When thinking about Australia’s ability to demonstrate that we are free of specific livestock diseases, how your vet sharpens their knives might not be the first thing that you consider.
But correctly sharpened knives are just one of the many enablers for gathering samples for accurate laboratory diagnoses - which underpin Australia’s ability to export our livestock and livestock products.
More than 40 Western Australian veterinarians gathered in South Perth recently to attend practical workshops designed to hone their skills in livestock disease investigations.
The workshops were facilitated by the Department of Primary Industries and Regional Development with funding provided from the Australian Government’s Agricultural Competitiveness White Paper.
Department Animal Health Surveillance manager Marion Seymour said the workshops were designed to strengthen the knowledge of WA private and government vets of how to approach livestock disease investigations and provide skills sessions like knife sharpening that make conducting a full investigation possible in the busy schedule of a private vet.
“The workshops covered every aspect of a disease investigation with the aim being to hone WA vets’ skills in obtaining a history and samples that will maximise the likelihood of a diagnosis while at the same time protecting the biosecurity and health of all involved in the process,” Dr Seymour said.
“Topics covered included the key information to gather, how to catch, restrain and euthanase livestock, how to diagnose disease in animals that have been dead for a long time, how to describe lesions, practical biosecurity to protect both vets and their clients, as well as how to sharpen knives and scissors safely – the key tools of a post-mortem.
“An important focus of the workshops was to increase awareness of what vets should do if they suspect an emergency animal disease such as foot-and-mouth diseases and the support and resources the department can provide.”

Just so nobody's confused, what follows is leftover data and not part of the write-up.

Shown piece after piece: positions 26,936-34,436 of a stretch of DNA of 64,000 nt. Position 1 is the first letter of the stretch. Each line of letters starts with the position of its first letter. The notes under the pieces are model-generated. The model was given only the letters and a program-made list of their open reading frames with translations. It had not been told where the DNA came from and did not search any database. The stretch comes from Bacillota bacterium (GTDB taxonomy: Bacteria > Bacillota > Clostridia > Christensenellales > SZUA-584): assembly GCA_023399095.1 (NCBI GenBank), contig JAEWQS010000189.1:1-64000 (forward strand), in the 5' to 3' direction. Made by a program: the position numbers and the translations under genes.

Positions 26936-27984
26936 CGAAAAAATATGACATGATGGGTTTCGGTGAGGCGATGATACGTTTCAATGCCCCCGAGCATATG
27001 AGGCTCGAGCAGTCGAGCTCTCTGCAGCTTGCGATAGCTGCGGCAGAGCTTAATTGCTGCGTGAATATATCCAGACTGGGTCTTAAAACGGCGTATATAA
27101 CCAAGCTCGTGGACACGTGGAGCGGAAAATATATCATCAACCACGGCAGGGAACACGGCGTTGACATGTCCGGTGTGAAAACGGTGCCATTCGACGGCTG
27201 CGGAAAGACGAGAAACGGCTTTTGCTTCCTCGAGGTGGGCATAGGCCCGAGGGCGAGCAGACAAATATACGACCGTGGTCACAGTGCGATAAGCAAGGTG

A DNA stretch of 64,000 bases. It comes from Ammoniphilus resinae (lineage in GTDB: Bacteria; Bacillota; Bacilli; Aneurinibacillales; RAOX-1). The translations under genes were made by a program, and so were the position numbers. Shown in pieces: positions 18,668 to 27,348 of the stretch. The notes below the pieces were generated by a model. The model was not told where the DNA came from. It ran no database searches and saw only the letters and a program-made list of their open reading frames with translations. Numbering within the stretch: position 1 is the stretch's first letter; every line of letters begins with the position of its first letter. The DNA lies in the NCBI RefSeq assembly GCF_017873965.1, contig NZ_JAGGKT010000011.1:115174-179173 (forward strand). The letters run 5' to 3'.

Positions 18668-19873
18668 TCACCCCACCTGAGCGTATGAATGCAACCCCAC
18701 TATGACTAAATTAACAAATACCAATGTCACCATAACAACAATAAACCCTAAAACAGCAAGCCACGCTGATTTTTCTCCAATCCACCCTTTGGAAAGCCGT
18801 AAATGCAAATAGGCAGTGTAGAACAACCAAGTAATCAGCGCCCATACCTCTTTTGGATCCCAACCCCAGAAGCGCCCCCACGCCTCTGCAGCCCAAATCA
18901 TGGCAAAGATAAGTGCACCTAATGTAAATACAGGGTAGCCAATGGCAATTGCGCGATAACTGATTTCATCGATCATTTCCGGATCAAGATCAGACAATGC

Other topics covered during the first workshop included sampling and testing for bovine anaemia and Theileria orientalis group (BATOG), Hendra vaccination and certifying animals as fit to load.
In a following smaller workshop, vets practised collecting samples and brain removal techniques while being supported to conduct a sheep post-mortem.
“Understanding how to remove the brain so it is suitable for testing for transmissible spongiform encephalopathies such as scrapie in sheep is vital so that sufficient submissions can be made to support Australia’s freedom from these diseases,” Dr Seymour said.
“Demonstrating that we are free of such diseases protects our access to domestic and export markets for sheep and sheepmeat.”
Dr Seymour said feedback from the workshops had been overwhelmingly positive, with participants noting that they would be applying the techniques and information learned to their daily work.
The workshops were led by well-known veterinary consultant Tristan Jubb from Livestock Health Systems Australia and included presentations from Australian Animal Health Laboratory (AAHL)’s Mark Ford, Western Australia’s Chief Veterinary Officer Michelle Rodan, Portec veterinarian Vanessa Morris and department pathologists and veterinarians.
To learn more about WA’s livestock biosecurity systems and how they support market access and food safety, see our videos on our Youtube playlist.
Jodie Thomson/Lisa Bertram, media liaison (08) 9368 3937